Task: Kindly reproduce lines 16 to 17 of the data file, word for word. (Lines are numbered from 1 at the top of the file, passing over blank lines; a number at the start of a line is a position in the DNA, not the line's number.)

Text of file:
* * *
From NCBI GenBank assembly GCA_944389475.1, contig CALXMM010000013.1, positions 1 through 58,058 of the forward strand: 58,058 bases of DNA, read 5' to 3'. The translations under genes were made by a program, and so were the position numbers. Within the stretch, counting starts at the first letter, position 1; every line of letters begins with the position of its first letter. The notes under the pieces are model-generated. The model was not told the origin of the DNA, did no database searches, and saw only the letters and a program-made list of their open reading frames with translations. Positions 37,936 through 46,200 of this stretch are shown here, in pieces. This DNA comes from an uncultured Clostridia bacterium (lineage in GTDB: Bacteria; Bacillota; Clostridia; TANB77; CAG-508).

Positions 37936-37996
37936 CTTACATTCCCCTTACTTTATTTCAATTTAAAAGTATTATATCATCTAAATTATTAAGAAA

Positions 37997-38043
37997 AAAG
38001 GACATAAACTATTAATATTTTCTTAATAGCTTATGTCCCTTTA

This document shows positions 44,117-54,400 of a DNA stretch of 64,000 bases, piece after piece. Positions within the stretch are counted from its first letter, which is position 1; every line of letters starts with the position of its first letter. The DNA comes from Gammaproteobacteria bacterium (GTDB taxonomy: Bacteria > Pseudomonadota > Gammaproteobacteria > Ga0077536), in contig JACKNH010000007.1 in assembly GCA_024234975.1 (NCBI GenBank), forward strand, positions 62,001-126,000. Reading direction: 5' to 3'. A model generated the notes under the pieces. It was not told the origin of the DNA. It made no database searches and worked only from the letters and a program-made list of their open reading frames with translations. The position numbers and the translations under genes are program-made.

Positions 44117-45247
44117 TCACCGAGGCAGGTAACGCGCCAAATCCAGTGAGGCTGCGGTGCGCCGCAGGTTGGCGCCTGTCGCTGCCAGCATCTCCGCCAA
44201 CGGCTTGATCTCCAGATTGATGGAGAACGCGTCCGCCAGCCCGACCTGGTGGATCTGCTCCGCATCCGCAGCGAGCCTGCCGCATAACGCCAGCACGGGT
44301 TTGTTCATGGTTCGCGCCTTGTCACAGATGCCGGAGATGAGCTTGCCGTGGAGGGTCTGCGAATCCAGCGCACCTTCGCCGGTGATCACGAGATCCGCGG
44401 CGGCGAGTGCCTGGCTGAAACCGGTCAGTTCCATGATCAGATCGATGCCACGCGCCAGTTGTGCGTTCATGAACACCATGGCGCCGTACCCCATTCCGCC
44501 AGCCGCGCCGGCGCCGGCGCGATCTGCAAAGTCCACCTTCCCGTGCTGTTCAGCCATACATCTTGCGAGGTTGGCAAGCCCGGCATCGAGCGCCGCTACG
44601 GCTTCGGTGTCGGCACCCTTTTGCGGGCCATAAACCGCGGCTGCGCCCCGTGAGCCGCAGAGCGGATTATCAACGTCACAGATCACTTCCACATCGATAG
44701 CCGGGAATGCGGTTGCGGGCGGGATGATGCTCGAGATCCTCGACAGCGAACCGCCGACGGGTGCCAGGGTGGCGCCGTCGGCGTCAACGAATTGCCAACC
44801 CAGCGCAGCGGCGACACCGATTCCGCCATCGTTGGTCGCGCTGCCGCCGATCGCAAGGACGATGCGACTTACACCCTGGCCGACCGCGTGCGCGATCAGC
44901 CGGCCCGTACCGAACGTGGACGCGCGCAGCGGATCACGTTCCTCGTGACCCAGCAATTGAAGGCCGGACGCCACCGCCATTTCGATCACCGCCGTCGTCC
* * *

44801 CAGCGCAGCGGCGACACCGATTCCGCCATCGTTGGTCGCGCTGCCGCCGATCGCAAGGACGATGCGACTTACACCCTGGCCGACCGCGTGCGCGATCAGC
44901 CGGCCCGTACCGAACGTGGACGCGCGCAGCGGATCACGTTCCTCGTGACCCAGCAATTGAAGGCCGGACGCCACCGCCATTTCGATCACCGCCGTCGTCC